America’s “Big” EV Transition: A Gateway Drug for Climate Action?
There’s been a lot of attention over the past couple months casting light on many of the underlying contradictions that come with the praise of a new wave of electric SUVs and pickups. The New York Times published a piece breaking down the comprehensive environmental impact of electric pickups, Bloomberg’s CityLab surfaced new unforeseen safety and regulatory hurdles that come with the electrification of larger vehicles, and Fast Company released an excoriating article by David Zipper entitled “The blatant greenwashing of SUVs,” to list just a few.
A major component to the discussion is an increasingly sophisticated public awareness of the distinction between tailpipe emissions and other forms of environmental impact, e.g. downstream emissions that come from battery production and charging — figures that become substantially larger in step with battery size, which is linked to vehicle size. One study in particular, suggests that electric SUVs are objectively more environmentally harmful than their gas counterparts. There are also serious safety concerns that come into play: electrifying vehicles makes them both heavier and possess faster acceleration, posing increased danger to pedestrians, cyclists, and animals. In many ways, automotive safety has conceptually focused on the safety of the occupant, not those outside of the vehicle (though this has arguably begun to change with the advent of lidar and other sensors associated with ADAS). As the US confronts the crisis of an alarming increase in traffic deaths, particularly in contrast with much of the rest of the developed world, important questions need to be asked, and acted upon quickly.
The major issue with consumer desire with regards to automotive purchases is that edge cases continue to define perceived need as we move from the gas to electric age. Marketing, vanity, and fun aside, people buy an SUV to accommodate the rare occasion that they need to haul passengers or cargo, and when weather might make a less capable vehicle prohibitive. The high vantage point also unfortunately gives drivers a perceived sense of safety and control that is desirable over a smaller car. Pickups skew towards work vehicles, which opens up additional sets of perceived need.
The vast majority of the SUVs we see in and around urban and suburban areas are in many ways overkill, but I don’t think it’s completely fair to antagonize their use. Zipper writes, “If you want to align your transportation decisions with your environmental values, by all means, consider buying an electric car instead of a gas one — but see if you might make do with a sedan instead of an SUV.” Ok. Fair point — as long as it’s an all-weather capable sedan. But how he goes on to conclude the article is where he loses me: “Better yet: Ditch the car entirely and try an e-bike, e-cargo bike, or golf cart, with a battery and carbon footprint that are tiny by comparison.” Having one of these options in addition to a car is absolutely a great choice for someone who lives in a densely populated area where they are able to commute, shop, and participate in activities within a small radius, but so much of the country doesn’t! And to suggest that Americans should be able to just give up their cars — rhetorical or not — strikes me as completely counterproductive to the need for critical thought surrounding our transportation challenges.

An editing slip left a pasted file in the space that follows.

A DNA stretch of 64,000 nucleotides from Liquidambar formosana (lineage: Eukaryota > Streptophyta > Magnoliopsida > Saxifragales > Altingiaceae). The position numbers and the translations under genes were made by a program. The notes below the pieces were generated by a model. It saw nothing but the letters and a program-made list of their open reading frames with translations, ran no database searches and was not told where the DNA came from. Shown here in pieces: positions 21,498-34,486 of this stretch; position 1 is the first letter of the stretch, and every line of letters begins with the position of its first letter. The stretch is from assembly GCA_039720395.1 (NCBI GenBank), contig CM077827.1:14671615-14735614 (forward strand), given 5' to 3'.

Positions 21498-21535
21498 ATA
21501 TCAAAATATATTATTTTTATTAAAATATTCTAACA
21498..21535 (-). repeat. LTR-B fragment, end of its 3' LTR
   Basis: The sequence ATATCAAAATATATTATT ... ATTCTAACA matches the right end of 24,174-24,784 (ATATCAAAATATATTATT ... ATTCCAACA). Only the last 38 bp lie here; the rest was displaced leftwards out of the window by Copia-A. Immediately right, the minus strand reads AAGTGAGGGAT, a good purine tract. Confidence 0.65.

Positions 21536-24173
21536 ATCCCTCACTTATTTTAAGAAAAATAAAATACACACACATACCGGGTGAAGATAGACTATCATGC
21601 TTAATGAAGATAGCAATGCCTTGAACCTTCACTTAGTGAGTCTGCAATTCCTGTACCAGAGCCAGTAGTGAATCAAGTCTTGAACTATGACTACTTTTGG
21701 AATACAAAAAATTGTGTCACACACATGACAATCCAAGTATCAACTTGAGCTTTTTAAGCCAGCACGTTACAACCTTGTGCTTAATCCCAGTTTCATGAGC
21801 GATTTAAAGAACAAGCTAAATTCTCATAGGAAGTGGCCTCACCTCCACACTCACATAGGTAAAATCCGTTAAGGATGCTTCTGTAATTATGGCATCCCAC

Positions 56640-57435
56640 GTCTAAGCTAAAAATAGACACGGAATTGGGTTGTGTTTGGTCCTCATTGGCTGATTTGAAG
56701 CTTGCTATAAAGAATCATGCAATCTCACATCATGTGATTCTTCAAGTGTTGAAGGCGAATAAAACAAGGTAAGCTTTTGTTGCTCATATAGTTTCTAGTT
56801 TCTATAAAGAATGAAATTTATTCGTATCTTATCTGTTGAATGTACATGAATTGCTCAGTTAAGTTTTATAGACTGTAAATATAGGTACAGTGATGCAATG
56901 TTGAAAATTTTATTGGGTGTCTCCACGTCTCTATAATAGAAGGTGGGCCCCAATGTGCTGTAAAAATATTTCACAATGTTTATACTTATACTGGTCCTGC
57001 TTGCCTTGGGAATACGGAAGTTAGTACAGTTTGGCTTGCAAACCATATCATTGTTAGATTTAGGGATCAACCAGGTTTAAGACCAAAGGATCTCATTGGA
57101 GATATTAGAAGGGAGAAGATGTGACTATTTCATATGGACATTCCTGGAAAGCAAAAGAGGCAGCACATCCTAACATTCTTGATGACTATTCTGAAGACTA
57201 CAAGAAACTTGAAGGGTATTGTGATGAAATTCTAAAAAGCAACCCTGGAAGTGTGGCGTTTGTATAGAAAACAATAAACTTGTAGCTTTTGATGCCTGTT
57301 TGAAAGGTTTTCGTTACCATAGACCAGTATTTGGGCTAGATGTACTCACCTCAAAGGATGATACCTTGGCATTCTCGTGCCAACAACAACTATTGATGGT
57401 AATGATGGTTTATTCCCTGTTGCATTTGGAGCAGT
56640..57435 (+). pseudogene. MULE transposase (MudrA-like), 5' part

The e-cargo bike I bought this summer has been completely life-changing. Truly. It’s totally exceeded what were high expectations. It has obviated my need for a car in the city, it has allowed me to be outside more, be more mobile, be more efficient in grocery shopping, school drop-off and nearby appointments, and to get more exercise at the same time. My kid loves it. So does my dog. But it also cost $6800 — a completely untenable expense for most people, particularly in addition to a car, which have seen major price increases in recent years. I also own a car and feel I need it. I can’t take the family skiing or to visit my parents in a cargo bike. The lack of rail options in the US doesn’t help. We need subsidies, appropriate infrastructure, and other forms of support that reduce the expense and make more attractive viable automotive alternatives — and we need them fast, but getting rid of cars for the vast majority of people is unrealistic and prohibitive.
I recognize the significant problems electric SUVs and trucks bring to the table and believe we should be actively strategizing about how to address them, but I don’t think their production is inherently counterproductive to climate action and our transportation woes. In her NYT piece, Elena Shao quotes Dave Mullaney, a principal on the Carbon-Free Transportation team at the Rocky Mountain Institute, “Some see the E.V. revolution as a crucial opportunity to rethink Americans’ overdependence on cars… Others think it’s best to ‘meet the American consumer where they are.’” I believe production of these vehicles, while not ideal, will promote the creation of more charging infrastructure and move a significant section of the population into EV normalcy. From there, we will be in a much better position to reassess and take proactive action towards change. I think we should think of eSUVs and pickups as gateway drugs. Though, we can’t lose sight of their pitfalls, if they help get people hooked and aware of what else is out there in the EV ecosystem and promote market growth at the same time, I’m ok with embracing them. At least for now.